Namibia safaris are incredible experiences, but with such a diverse nation it can be challenging trying to prioritize your safari itinerary. Here is a quick guide to some of Namibia’s most popular national parks.

Etosha National Park
Situated in the North West Kunene region of the country, Etosha is considered as the first and foremost Etosha National Parkconservation area in Namibia. Established in 1907 by the then German colonists, its original territory stretched over a range of 100,000km², making it the largest national park in the world. Today Etosha occupies a little under a quarter of this once colossal area, but the park is by no means any less diverse or impressive. The region is dominated by the imposing Etosha Salt Pan, which in the wetter months fills with water and attracts numerous bird and animal species including beautiful flocks of flamingo and pelican. When the water dries up, powerful cross winds blow the crystalline dust across the landscape and out into the Atlantic; this naturally occurring mineral enrichment is an important part of the natural cycle upon which many plants and animals depend in Namibia. Perennial springs offer oases, particularly in the dry season, and attract a variety of wildlife including the endangered black rhino and the endemic black faced impala.

Skeleton Coast
This spectacular and rugged wilderness in the northwest of the country has a deserved reputation as one of the most uncanny, yet spectacular regions in Africa. A graveyard for ships due to the unpredictable Benguela Current, still today the decaying steels carcasses of tankers and fishing vessels can be seen littering the coastline. With an even more morbid splendor and as a constant reminder of a once thriving whaling industry now long since outlawed, the bleached bones of some these great creatures can also be stumbled across, nestling amongst the sands like half sculpted limestone monuments. Despite its rather sinister reputation, the Skeleton Coast boasts a bounty of animal and bird species almost as impressive as its landscape. Giraffe, desert adapted elephant, baboons, springbok and lions roam the plains and sand dunes and the area is also home to one of Africa’s highest populations of Black rhino.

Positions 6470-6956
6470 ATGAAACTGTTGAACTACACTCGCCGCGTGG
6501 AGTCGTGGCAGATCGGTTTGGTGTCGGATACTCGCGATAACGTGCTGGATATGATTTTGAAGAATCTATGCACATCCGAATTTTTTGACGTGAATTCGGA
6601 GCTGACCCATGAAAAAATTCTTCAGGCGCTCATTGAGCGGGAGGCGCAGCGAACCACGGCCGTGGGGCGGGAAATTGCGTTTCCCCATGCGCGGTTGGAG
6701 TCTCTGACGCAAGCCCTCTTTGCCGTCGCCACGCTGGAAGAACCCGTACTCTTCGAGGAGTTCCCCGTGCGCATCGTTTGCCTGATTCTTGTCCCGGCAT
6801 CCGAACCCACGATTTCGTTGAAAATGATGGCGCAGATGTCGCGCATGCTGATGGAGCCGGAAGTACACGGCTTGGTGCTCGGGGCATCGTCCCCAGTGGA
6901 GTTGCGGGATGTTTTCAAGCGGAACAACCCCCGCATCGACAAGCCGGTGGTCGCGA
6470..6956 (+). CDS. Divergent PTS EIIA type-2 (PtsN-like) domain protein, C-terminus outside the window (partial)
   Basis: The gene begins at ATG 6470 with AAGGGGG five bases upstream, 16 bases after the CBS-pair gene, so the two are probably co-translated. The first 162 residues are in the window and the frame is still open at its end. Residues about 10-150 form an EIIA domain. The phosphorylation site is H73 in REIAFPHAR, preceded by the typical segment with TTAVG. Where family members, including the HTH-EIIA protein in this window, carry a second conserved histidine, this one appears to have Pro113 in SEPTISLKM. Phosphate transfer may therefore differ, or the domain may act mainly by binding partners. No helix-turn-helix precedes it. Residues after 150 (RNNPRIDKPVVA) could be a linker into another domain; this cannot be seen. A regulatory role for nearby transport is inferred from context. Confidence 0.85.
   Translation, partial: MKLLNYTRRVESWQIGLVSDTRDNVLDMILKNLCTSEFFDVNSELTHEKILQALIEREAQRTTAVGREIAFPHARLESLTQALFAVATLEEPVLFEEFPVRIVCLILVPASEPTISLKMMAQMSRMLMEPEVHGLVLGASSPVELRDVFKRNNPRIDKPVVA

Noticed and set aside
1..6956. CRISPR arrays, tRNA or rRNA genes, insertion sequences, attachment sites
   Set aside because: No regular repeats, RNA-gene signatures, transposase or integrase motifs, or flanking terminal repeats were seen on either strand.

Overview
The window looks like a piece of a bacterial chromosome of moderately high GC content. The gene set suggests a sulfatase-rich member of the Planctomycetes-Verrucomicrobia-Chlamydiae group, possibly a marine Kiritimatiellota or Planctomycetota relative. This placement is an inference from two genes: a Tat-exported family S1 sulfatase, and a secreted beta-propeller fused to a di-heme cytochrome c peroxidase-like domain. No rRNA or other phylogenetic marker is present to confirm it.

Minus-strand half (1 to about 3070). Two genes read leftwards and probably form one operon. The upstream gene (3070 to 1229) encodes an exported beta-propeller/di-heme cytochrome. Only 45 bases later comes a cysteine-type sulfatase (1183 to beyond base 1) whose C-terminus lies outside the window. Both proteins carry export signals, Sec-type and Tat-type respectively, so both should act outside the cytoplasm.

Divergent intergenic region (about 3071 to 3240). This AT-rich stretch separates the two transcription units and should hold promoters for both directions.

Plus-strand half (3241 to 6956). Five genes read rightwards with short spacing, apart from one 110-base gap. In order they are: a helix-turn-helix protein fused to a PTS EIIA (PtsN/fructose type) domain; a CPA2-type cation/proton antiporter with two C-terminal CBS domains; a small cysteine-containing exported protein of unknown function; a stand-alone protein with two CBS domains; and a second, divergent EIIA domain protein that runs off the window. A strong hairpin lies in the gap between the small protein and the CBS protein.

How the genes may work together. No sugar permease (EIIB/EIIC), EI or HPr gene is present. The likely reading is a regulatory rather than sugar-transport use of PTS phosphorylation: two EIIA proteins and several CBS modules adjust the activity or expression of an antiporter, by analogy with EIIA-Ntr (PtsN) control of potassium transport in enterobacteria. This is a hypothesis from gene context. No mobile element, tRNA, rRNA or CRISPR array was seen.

In the Southern Namib Desert, Sossusvlei has become famous for its incredible, almost surreal landscape. Featuring some of the highest sand dunesSossusvlei in the world it is recognised as one of the most photographed locations in sub-Saharan Africa. A feature of numerous commercials, television documentaries, music videos and feature length films, the vivid pink-orange sands of the region have become an icon of Namibia. Despite being part of the Namib Desert, plant life is relatively rich here and is able to support a huge variety of species, particularly smaller mammals and reptiles who can survive with little water including jackals, oryxes, springboks and ostrich.

Over in the northeast in the Caprivi area is the less well known but remarkably lush Bwabwata Park. It is often referred to as a ‘people park’ because of the way several communities coexist within the region alongside the animal and wildlife species. Located on the banks Kavango River the park is dominated with deciduous forest with species such as seringa, copalwood and Zambezi teak. Although access by road is limited between Kavango and Eastern Caprivi you can still enjoy looking out for elephants,Kudu, Roan and wild buffalo.